The study aimed to investigate the state of human papillomavirus (HPV) infection in patients with cervical cancer in the Uyghur population in China and to identify miRNA as biomarker for cervical cancer and HPV infection. We also performed genotyping to determine the variation in the types of HPV. Using microRNA (miRNA) microarray technology, differential miRNA expression between HPV-infected cervical cancer and uninfected normal cervical tissues was determined; the microarray results were verified by quantitative reverse transcriptase polymerase chain reaction (qRT-PCR) using 20 samples of both the tissues. The infection rate of HPV in patients with cervical cancer was 96.7% (29 of 30), and the main subtype identified was HPV16 (29 of 29). HPV16 integration assay demonstrated that the majority of infectious cases were of the integrated form (26 of 29). Analysis of 140 miRNAs demonstrated greater than two-fold change in miRNA expression in HPV-infected cervical cancer tissue as compared to that in uninfected cervical tissue. The qRT-PCR analysis verified that the expression of miR-15a-5p, miR-17-5p, miR-20a-5p, miR-21-5p, miR-96, miR-106b-5p, and miR-3653 was higher, while the expression of miR-497-5p was lower in cancer tissues than in normal tissues. The results demonstrate significant changes in miRNA expression in cervical cancer tissues associated with HPV infection as compared to that in normal tissues. These molecular markers may be useful for an early diagnosis and prognosis of cervical cancer in specific human populations.
Citation: Gao D, Zhang Y, Zhu M, Liu S, Wang X (2016) miRNA Expression Profiles of HPV-Infected Patients with Cervical Cancer in the Uyghur Population in China. PLoS ONE 11(10): e0164701. https://doi.org/10.1371/journal.pone.0164701
Editor: Maria Lina Tornesello, Fondazione IRCCS Istituto Nazionale dei Tumori, ITALY
Received: April 27, 2016; Accepted: September 29, 2016; Published: October 20, 2016
Copyright: © 2016 Gao et al. This is an open access article distributed under the terms of the Creative Commons Attribution License, which permits unrestricted use, distribution, and reproduction in any medium, provided the original author and source are credited.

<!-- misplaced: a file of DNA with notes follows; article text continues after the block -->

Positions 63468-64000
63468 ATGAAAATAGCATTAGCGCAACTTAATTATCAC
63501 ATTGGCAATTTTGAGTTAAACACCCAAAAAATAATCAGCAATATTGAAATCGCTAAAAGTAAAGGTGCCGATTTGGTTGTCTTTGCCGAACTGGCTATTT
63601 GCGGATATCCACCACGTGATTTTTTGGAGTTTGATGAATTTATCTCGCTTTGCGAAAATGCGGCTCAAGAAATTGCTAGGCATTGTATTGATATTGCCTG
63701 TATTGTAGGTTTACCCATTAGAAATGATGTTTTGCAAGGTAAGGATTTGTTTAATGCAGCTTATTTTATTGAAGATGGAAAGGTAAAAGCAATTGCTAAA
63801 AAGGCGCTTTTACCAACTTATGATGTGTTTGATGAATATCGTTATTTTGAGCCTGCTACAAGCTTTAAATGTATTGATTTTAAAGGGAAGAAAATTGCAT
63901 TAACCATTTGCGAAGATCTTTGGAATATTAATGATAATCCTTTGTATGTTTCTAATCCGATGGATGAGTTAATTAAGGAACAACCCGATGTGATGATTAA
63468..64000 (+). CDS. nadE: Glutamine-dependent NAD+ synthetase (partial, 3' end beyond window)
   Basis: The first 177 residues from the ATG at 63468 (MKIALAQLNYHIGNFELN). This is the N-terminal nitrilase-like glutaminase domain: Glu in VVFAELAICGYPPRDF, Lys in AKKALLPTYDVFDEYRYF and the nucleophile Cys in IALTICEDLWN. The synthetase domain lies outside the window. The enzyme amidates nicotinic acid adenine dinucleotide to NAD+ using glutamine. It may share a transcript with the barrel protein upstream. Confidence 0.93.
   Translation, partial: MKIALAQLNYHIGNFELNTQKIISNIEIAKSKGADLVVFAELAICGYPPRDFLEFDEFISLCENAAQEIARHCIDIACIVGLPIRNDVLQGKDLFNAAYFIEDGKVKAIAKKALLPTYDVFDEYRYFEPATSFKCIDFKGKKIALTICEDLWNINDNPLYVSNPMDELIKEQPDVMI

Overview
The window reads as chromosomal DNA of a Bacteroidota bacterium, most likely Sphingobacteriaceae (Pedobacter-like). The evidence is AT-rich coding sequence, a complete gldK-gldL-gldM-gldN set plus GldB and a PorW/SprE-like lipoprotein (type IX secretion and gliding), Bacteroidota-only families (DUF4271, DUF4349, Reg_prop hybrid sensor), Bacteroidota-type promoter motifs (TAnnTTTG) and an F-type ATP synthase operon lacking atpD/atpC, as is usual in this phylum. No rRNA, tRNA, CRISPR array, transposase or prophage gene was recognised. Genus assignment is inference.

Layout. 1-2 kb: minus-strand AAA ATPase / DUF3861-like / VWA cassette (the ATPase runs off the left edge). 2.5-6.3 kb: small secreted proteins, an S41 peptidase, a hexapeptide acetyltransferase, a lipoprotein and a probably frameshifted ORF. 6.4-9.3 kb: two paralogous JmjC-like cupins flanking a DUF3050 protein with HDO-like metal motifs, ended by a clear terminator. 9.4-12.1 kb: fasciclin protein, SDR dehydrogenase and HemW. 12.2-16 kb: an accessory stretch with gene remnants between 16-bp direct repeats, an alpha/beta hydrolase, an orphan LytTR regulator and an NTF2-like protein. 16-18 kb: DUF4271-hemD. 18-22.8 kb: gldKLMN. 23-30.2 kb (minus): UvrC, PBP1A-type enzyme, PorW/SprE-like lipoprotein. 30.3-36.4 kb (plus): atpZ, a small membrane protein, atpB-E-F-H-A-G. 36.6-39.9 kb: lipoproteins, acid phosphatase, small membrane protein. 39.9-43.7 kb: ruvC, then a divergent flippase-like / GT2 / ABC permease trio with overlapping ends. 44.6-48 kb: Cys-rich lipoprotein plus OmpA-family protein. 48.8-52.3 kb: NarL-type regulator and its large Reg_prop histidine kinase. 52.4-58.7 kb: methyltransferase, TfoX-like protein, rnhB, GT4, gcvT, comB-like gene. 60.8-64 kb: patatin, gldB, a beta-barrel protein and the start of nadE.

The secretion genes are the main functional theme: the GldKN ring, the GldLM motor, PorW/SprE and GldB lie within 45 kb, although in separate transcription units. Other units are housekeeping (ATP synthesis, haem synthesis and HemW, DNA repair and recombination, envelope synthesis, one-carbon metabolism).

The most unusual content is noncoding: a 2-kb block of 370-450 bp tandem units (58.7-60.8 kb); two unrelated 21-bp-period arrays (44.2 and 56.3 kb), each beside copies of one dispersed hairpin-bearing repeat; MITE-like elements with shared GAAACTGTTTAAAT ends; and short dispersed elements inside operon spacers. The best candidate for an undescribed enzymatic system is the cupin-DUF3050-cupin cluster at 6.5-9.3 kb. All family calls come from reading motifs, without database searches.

Data Availability: All relevant data are within the paper and its Supporting Information files. We have upload the data of the microarray analysis to the GEO database, and the access number is GSE86100.
Funding: The study was supported by the Regional Fund of National Natural Science Foundation of China (no. 8136302), Open Program, Laboratory of Molecular Biology, Xinjiang Endemic Diseases 257 (no. XJDX0208-2013-03) and General Program, Natural Science Foundation of Xinjiang (no. 2013211A071).
Competing interests: The authors have declared that no competing interests exist.
Cervical cancer is prevalent worldwide and is often fatal . Although the factors leading to its occurrence are not fully understood, human papillomavirus (HPV) infection, as a causative agent of cervical cancer, has been well documented [2–4]. There are several subtypes of HPV, and those that cause cancers are generally referred as high-risk HPV (hrHPV). There are more than 20 common subtypes of hrHPV, with HPV16 being the most prevalent . A previous study has shown a high degree of association between the carcinogenicity of hrHPV and its gene fragments E6 and E7 . Protein translation from E6 and E7 is continuous throughout their integration into the host genome, which promotes cell proliferation and metastasis, leading to tumor progression [7, 8]. Disruption of E2 is an important event leading to the development of cervical lesions . A previous study has indicated that smaller the ratio of E2/E6, higher the number of malignant cervical lesions .
The Uyghur population is one of the largest minority populations in China, particularly in the Xinjiang Province. The infection rate of hrHPV in the Uyghur population is below the average rate in China ; however, the incidence and mortality rates of cervical cancer in this population are very high . Uyghur population maintains a traditional lifestyle—women tend to marry earlier, have more children, and have poor health conditions. These reasons may result in a difference in the occurrence of cervical cancer in the Uyghur population in China. Therefore, addressing how cervical cancer develops in this population is of significant importance. Conventional treatments for cervical cancer lead to a poor prognosis due to a gradual increase in resistance to chemotherapy . In recent years, the discovery of molecular biomarkers and the development of targeted therapy has improved the prognosis and quality of life of patients with cervical cancer . Therefore, identifying molecular targets of cervical cancer in the Uyghur population has become a primary task, necessary for improving early diagnosis and prognosis of cervical cancer probably for the development of targeted therapy.